Fruit Trees You Can Grow in Pots 14 photos

  • For best results, transplant in the early spring, after gradually acclimating your plant to the elements by bringing it outside for a while each day for a week or two.
  • Plant in a large hole (about 3 feet wide by 3 feet deep) in well-drained soil, in an area that receives plenty of indirect sunlight.
  • Water regularly, but don’t over-water (you’ll know you’re watering too much if your plant’s leaves turn yellow.)

Now just sit back and get ready to guac 'n' roll! It can take anywhere from 5 – 13 years for an avocado plant to bear fruit, and some never do. But in the meantime, you’ll have a beautiful tree to enjoy.

44 Comments About this Article

  • anonymous
    They are slow growing, frustrating plants. Be patient with them, when their ready they'll do something.

    Posted 2 months ago

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  • anonymous
    Yes cut it in half.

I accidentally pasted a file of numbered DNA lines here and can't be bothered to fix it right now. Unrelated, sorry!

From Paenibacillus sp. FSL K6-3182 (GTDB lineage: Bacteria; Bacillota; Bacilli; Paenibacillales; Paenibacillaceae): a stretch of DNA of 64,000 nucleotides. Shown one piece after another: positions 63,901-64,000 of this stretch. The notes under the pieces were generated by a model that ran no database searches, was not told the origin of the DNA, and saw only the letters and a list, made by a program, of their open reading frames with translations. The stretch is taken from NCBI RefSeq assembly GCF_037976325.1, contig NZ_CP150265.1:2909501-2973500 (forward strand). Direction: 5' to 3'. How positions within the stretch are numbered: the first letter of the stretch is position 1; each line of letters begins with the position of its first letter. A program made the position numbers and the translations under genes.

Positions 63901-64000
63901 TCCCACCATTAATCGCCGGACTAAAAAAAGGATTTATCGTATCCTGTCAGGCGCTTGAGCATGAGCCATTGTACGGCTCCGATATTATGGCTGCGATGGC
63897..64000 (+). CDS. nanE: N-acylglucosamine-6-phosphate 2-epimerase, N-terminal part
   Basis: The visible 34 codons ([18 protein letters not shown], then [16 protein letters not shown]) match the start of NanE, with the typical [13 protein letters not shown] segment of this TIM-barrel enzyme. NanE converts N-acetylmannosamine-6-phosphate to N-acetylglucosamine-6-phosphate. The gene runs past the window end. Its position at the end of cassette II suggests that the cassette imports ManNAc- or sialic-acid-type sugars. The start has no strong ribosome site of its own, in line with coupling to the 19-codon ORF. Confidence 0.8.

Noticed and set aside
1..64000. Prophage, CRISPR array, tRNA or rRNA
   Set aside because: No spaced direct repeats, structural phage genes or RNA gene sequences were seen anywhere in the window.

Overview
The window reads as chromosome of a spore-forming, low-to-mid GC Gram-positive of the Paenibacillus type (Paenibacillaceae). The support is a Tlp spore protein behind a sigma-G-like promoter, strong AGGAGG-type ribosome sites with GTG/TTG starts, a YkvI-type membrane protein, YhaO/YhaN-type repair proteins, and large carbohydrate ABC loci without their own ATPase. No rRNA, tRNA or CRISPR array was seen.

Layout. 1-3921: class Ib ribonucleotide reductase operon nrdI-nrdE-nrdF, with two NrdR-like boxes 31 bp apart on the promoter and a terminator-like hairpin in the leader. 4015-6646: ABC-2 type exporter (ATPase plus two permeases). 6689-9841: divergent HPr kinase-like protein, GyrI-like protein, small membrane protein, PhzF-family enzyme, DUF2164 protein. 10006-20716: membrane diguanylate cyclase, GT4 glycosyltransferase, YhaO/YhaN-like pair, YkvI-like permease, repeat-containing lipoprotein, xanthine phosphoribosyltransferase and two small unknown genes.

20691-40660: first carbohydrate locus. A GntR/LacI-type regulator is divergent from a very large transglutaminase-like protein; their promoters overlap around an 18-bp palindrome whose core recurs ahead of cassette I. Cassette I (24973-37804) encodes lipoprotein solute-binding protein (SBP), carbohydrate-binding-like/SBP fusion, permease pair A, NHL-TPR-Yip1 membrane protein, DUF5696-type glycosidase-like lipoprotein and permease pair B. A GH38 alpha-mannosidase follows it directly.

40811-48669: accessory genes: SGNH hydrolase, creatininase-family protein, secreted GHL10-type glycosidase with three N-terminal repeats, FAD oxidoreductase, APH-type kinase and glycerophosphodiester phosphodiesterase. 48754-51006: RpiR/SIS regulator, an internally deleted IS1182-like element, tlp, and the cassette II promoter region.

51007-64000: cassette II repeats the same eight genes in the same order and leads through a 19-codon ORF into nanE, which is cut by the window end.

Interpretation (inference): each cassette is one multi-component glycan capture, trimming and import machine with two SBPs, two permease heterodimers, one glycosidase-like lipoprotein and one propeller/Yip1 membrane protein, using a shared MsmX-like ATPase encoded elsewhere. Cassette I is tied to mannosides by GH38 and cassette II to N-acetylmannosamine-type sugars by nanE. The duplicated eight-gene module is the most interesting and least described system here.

Posted 2 months ago

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  • anonymous
    Does anyone ever answer these questions?

    Posted 2 months ago

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  • anonymous
    I'm with "anonymous" from 3 weeks ago. My stem is just over 6 inches and all the leaves are on the upper 2 inches of it. I don't want to kill it by cutting it in half.

    Posted 1 month ago

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  • anonymous
    Hello, so I am a fellow visitor/comment-or on the site, but I've done a lot of research on avocado trees, and my plant has grown a bit so maybe I can answer some of your questions! "all of a sudden the leaves started turning brown at the ends and drying out": "If leaves turn brown and fry at the tips, too much salt has accumulated in the soil. Let water run freely into the pot and drain for several minutes" info found at californiaavocado.com/how-tos/your-own-avocado-tree Fuzzy Seed: my plant had a few fuzzies on it when it started. The roots still have a few fuzzies and I think it's just a sign that it's growing, because mine has been growing quite well despite the fuzziness. Wineglass Seeds: if you've waited more than 6-8 weeks, try another seed. 2-6 weeks is more typical. No roots, just sprout: The first thing that should come is the root. So maybe your seed is upside down. I don't know for sure though; I'm not an expert, just a first time seed grower like the rest of us.